There is only one core issue for all psychology. Where is the “me”? Where does the “me” begin? Where does the “me” stop? Where does the “other” begin? So observed the late psychologist James Hillman.
This question is fundamental not just for individuals but for the societies they compose. We see lines being drawn every day—between self and other, us and them—in fields as disparate as politics, religion, science, art, music, language, ethics, law, and entertainment. Whether it’s fierce disagreement over building a wall to keep out illegal immigrants, recognizing and accommodating transgender people, or the appropriateness of “edgy” humor or “boundary pushing” fashions, we continuously grapple with where to set limits.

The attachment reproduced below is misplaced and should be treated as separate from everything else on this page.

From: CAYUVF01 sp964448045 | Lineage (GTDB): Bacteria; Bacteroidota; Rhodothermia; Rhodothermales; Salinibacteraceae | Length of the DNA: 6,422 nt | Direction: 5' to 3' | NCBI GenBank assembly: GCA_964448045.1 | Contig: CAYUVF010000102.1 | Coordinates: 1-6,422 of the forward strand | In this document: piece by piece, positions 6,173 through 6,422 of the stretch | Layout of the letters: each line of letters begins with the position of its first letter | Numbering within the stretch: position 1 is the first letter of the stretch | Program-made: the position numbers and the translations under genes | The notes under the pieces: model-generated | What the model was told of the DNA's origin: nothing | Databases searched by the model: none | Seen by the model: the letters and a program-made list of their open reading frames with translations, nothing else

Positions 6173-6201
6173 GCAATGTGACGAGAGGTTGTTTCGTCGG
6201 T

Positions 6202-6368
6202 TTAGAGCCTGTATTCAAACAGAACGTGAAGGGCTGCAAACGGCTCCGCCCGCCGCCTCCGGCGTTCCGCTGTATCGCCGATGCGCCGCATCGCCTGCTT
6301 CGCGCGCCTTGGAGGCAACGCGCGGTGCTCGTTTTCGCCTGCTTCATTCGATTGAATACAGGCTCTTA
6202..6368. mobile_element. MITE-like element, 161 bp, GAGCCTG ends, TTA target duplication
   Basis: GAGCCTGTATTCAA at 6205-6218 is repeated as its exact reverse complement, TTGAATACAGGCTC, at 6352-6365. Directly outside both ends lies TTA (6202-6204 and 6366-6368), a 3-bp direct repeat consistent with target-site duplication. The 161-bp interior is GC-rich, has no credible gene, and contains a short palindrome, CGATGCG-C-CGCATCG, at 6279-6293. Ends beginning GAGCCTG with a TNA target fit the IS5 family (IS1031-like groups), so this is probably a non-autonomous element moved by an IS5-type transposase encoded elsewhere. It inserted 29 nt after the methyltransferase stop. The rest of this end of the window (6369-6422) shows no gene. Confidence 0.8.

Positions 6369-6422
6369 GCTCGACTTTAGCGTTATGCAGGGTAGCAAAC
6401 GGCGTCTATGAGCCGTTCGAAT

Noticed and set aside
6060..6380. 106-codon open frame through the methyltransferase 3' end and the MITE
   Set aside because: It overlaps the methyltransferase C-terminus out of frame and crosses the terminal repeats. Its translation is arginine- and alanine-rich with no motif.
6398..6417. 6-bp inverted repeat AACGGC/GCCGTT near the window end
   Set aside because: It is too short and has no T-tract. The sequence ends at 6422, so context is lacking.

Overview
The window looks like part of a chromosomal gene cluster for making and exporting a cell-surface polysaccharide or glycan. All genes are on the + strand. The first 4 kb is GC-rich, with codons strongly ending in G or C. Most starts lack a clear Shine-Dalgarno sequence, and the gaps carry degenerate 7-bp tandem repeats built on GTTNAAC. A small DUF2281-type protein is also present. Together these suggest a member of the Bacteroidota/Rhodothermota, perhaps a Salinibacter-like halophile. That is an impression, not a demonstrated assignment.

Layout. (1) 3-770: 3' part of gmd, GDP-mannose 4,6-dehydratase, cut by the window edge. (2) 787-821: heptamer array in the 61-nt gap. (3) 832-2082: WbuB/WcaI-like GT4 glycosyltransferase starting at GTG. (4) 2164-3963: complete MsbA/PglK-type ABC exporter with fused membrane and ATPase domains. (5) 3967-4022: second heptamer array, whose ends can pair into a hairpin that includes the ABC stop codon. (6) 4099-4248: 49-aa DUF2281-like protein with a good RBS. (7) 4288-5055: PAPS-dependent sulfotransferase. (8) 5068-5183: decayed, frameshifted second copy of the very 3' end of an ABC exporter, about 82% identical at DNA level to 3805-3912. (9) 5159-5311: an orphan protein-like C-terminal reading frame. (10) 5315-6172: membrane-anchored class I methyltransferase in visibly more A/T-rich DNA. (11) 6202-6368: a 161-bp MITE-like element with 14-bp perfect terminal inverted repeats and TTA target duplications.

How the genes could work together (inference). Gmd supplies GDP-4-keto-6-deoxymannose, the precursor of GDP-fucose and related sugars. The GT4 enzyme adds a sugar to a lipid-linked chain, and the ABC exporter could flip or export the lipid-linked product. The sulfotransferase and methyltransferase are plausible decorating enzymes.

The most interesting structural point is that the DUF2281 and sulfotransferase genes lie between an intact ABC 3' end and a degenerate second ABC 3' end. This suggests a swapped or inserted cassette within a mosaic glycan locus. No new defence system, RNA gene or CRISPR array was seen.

What’s considered right or wrong, moral or immoral, understandable or outrageous isn’t defined as much by external authorities as by each one of us based on our personal sense of me/not me. The extent to which that line is fixed or permeable offers a fascinating vantage point on individual differences, as well as differences between contending groups and schools of thought.